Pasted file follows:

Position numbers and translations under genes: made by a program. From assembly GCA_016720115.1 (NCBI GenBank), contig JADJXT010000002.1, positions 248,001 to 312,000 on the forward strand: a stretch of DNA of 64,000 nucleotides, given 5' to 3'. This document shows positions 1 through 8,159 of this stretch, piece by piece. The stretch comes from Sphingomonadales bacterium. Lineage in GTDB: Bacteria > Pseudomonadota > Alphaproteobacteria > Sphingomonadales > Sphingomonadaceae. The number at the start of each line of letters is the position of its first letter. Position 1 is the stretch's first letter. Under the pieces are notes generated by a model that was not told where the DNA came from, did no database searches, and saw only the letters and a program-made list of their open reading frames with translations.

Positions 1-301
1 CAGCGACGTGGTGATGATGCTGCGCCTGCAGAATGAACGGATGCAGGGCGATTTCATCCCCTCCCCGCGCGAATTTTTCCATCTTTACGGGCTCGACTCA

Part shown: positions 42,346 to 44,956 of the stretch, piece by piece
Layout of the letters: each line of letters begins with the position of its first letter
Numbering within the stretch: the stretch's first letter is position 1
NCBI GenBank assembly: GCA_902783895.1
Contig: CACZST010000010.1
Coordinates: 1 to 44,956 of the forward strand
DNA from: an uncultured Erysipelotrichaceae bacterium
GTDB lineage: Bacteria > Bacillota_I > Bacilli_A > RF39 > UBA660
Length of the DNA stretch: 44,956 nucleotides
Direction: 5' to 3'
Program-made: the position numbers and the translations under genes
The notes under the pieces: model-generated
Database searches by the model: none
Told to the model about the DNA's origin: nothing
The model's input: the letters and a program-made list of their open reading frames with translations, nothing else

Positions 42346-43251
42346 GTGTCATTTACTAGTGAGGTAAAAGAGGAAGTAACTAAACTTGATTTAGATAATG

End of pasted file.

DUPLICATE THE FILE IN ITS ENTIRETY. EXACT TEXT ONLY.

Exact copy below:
Position numbers and translations under genes: made by a program. From assembly GCA_016720115.1 (NCBI GenBank), contig JADJXT010000002.1, positions 248,001 to 312,000 on the forward strand: a stretch of DNA of 64,000 nucleotides, given 5' to 3'. This document shows positions 1 through 8,159 of this stretch, piece by piece. The stretch comes from Sphingomonadales bacterium. Lineage in GTDB: Bacteria > Pseudomonadota > Alphaproteobacteria > Sphingomonadales > Sphingomonadaceae. The number at the start of each line of letters is the position of its first letter. Position 1 is the stretch's first letter. Under the pieces are notes generated by a model that was not told where the DNA came from, did no database searches, and saw only the letters and a program-made list of their open reading frames with translations.

Positions 1-301
1 CAGCGACGTGGTGATGATGCTGCGCCTGCAGAATGAACGGATGCAGGGCGATTTCATCCCCTCCCCGCGCGAATTTTTCCATCTTTACGGGCTCGACTCA

Part shown: positions 42,346 to 44,956 of the stretch, piece by piece
Layout of the letters: each line of letters begins with the position of its first letter
Numbering within the stretch: the stretch's first letter is position 1
NCBI GenBank assembly: GCA_902783895.1
Contig: CACZST010000010.1
Coordinates: 1 to 44,956 of the forward strand
DNA from: an uncultured Erysipelotrichaceae bacterium
GTDB lineage: Bacteria > Bacillota_I > Bacilli_A > RF39 > UBA660
Length of the DNA stretch: 44,956 nucleotides
Direction: 5' to 3'
Program-made: the position numbers and the translations under genes
The notes under the pieces: model-generated
Database searches by the model: none
Told to the model about the DNA's origin: nothing
The model's input: the letters and a program-made list of their open reading frames with translations, nothing else

Positions 42346-43251
42346 GTGTCATTTACTAGTGAGGTAAAAGAGGAAGTAACTAAACTTGATTTAGATAATG